It is the most prestigious individual award in the entirety of American sports, and perhaps the most recognizable sculpture in the entirety of American artwork. More exclusive than any Hall of Fame plaque, which averages far more than a single new presentation per annum, the Heisman Trophy confers upon its recipient a breed of athletic immortality unlike any other bronze commemoration, and elevates those collectors with the motive and means to claim the rare few made available at auction to their own most exclusive fraternity.
The tradition of honoring the most outstanding player in collegiate football recently entered its ninth decade, but the offered example is just the third ever issued, and just the second to honor iconic coach John Heisman, as the inaugural edition, earned by Chicago halfback Jay Berwanger, was named instead for the issuing body, The Downtown Athletic Club Trophy. Year Two would see Yale University’s Larry Kelley claim the honor, the first to bear the Heisman name. That trophy famously sold nearly two decades ago for $328,110, just months before Kelley’s passing at age eighty-four.
The offered example found the Yale Bulldogs defending the honor, the first of only three times in the history of the award that saw student athletes of the same institution claiming the prize in back-to-back seasons. Like Kelley, Clint Frank was invited to join Yale’s prestigious undergraduate social group, named Skull and Bones, whose membership subsequently produced several United States presidents, and industrial leaders. Frank would beat out Byron “Whizzer” White of the University of Colorado in 1937 Heisman voting, a man who would be nominated by President John F. Kennedy and elected to the Supreme Court. Only once more, with Princeton’s Dick Kazmaier claiming the prize in 1951, would an Ivy Leaguer earn bestowal of college football’s greatest honor.
A two-way player, in the spirit of the times, Frank did everything in new coach Ducky Pond’s single-wing system-run, throw, catch, kick returns and play calling. At safety, he seemed to be involved in every tackle despite near-sightedness so severe that teammate Jimmy DeAngelis once remarked, “From back there at safety, I’m not sure he could see the line of scrimmage.” Injuries likewise plagued Frank, but he nobly fought through the pain, drawing admiration even from his greatest rivals. As a junior, he was visited in the locker room after the Harvard game by the Crimson coach Dick Harlow, who told him, “You are the greatest back I’ve ever seen.”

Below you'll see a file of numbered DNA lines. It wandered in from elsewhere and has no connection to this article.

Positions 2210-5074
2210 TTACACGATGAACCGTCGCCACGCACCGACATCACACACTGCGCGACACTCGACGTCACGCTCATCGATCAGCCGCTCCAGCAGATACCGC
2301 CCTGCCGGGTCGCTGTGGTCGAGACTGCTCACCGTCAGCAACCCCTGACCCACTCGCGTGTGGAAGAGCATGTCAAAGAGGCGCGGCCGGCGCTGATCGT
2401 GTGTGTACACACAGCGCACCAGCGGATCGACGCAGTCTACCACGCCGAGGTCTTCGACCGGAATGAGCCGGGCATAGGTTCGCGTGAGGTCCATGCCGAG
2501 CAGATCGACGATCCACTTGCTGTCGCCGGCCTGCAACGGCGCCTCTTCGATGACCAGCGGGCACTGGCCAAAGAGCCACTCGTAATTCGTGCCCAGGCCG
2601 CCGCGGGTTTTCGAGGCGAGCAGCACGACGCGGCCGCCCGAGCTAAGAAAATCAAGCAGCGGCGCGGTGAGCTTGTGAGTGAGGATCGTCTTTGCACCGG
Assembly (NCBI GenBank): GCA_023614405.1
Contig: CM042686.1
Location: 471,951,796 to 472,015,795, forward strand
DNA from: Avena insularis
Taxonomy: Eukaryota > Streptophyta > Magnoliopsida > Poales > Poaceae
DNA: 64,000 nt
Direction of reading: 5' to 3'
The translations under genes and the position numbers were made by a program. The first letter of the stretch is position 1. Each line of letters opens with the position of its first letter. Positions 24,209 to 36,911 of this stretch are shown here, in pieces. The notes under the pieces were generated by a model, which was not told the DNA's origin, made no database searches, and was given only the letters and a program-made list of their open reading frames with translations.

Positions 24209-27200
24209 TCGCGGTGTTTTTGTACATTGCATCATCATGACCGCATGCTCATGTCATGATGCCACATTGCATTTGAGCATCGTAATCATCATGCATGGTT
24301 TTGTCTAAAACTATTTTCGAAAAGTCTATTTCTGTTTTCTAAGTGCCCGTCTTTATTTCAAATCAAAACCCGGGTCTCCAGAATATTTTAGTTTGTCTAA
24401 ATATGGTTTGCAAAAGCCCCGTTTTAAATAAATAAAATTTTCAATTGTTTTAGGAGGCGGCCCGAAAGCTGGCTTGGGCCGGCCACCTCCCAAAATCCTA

The sculpture that rests atop the sturdy base of this treasure of the collegiate gridiron is the creation of Frank Eliscu, who enlisted New York University running back Ed Smith as a model, striking the stiff-armed pose as famous today as the Mona Lisa’s smile. The artfully engraved plaque centered below reports the historic details:
“The Heisman Memorial Trophy, Presented by the Downtown Athletic Club of New York City to Clint Frank, Yale University, as the Outstanding College Football Player of 1937.”
The trophy plaque exhibits a small degree of oxidation commensurate with its advanced age, but otherwise the sturdy award is free of any condition distractions. It is consigned to auction by Frank’s children, and will be accompanied by a signed letter of provenance from the family.
Like his old teammate Larry Kelley before him, Frank passed on offers to join the nascent National Football League, becoming instead a highly successful businessman, retiring at age sixty to turn his attentions to philanthropy, a champion of the arts, medical research and special needs children. At the time of his passing at age seventy-six in 1992, Frank’s legacy as a humanitarian was equal to that of his football exploits.
Clint Frank met the requirements, defined in the Mission Statement of the Heisman Trust, in his winning the Heisman Trophy in 1937. He would continue to follow this Heisman Mission throughout his life, epitomizing great ability with diligence, perseverance, integrity, and hard work. Letter of provenance from Frank family.
Estimate: $400,000 – up.